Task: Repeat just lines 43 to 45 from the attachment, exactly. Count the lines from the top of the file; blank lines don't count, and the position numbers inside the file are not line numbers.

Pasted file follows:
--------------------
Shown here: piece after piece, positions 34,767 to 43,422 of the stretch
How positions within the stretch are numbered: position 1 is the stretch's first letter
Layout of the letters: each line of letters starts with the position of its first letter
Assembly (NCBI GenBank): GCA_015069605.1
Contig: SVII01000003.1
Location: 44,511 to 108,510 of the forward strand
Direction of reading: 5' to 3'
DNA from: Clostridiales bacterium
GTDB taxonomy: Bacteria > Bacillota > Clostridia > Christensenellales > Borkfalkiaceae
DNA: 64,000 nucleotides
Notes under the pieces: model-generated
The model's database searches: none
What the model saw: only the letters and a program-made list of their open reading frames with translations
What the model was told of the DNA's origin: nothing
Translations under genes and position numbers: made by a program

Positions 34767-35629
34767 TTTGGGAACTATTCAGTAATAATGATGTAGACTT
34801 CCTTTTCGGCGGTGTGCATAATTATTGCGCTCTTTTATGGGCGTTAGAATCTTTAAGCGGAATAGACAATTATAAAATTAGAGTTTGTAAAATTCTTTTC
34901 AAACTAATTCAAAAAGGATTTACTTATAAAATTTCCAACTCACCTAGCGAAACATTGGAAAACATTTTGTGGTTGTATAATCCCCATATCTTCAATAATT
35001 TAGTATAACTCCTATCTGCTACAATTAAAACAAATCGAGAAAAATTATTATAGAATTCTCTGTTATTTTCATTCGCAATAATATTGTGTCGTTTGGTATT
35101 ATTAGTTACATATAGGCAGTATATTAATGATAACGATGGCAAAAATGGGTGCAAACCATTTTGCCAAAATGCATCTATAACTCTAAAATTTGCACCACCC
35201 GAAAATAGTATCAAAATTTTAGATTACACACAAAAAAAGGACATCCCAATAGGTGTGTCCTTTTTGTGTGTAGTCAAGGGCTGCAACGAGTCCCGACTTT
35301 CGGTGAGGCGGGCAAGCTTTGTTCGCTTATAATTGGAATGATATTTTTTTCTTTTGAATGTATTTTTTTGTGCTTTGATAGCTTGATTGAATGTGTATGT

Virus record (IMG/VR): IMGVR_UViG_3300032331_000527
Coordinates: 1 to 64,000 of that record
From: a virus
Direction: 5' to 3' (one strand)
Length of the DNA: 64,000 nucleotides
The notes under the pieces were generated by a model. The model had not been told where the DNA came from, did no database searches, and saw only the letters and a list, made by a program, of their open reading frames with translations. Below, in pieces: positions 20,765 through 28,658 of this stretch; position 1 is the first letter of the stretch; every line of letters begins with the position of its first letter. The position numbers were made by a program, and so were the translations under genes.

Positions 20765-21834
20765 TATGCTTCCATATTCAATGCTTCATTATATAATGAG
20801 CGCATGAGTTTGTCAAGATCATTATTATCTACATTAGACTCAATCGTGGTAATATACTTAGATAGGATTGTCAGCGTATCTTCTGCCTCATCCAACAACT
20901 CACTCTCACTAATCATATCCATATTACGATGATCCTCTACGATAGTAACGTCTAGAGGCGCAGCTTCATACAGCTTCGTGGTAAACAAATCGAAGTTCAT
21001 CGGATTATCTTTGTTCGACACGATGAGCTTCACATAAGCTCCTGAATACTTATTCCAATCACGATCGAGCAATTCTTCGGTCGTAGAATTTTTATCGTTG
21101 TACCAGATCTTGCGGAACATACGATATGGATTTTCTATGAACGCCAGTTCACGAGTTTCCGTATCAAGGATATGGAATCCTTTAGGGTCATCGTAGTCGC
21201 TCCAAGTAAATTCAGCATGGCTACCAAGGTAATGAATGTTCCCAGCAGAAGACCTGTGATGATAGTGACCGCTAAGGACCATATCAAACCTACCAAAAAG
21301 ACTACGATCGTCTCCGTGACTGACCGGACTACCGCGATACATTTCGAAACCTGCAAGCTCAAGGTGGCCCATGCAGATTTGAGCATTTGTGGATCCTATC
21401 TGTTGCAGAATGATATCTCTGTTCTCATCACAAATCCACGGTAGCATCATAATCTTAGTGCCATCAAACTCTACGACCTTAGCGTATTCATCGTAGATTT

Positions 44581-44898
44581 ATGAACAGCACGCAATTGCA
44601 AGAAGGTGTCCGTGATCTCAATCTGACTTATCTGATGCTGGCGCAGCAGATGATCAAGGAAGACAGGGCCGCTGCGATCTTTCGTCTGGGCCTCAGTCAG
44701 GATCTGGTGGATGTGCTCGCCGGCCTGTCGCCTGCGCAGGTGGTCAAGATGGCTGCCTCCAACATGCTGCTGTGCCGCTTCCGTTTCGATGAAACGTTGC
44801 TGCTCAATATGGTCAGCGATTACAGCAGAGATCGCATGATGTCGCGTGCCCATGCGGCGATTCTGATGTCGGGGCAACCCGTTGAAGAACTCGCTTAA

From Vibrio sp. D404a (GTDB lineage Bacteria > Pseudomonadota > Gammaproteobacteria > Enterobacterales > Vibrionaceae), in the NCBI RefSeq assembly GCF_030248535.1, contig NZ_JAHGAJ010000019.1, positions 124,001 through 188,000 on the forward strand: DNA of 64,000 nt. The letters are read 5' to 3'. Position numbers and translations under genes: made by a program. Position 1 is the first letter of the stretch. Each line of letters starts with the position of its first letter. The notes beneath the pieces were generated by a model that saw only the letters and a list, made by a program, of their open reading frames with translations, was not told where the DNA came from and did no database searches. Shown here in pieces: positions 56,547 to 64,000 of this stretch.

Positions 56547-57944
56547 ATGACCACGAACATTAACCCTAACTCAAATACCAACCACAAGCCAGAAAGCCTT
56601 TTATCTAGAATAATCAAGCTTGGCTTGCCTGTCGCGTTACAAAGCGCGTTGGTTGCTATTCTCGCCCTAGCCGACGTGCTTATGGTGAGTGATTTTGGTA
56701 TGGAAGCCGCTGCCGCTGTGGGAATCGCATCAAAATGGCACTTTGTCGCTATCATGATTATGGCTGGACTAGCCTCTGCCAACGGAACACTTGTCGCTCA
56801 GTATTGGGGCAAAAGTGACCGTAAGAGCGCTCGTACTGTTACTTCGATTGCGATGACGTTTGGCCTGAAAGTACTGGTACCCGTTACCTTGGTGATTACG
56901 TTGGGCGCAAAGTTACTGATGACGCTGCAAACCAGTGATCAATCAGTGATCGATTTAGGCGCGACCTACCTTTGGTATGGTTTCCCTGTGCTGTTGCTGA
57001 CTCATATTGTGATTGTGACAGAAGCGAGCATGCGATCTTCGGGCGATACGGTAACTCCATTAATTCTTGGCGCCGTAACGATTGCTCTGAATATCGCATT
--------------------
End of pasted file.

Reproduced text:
44801 TGCTCAATATGGTCAGCGATTACAGCAGAGATCGCATGATGTCGCGTGCCCATGCGGCGATTCTGATGTCGGGGCAACCCGTTGAAGAACTCGCTTAA

From Vibrio sp. D404a (GTDB lineage Bacteria > Pseudomonadota > Gammaproteobacteria > Enterobacterales > Vibrionaceae), in the NCBI RefSeq assembly GCF_030248535.1, contig NZ_JAHGAJ010000019.1, positions 124,001 through 188,000 on the forward strand: DNA of 64,000 nt. The letters are read 5' to 3'. Position numbers and translations under genes: made by a program. Position 1 is the first letter of the stretch. Each line of letters starts with the position of its first letter. The notes beneath the pieces were generated by a model that saw only the letters and a list, made by a program, of their open reading frames with translations, was not told where the DNA came from and did no database searches. Shown here in pieces: positions 56,547 to 64,000 of this stretch.

Positions 56547-57944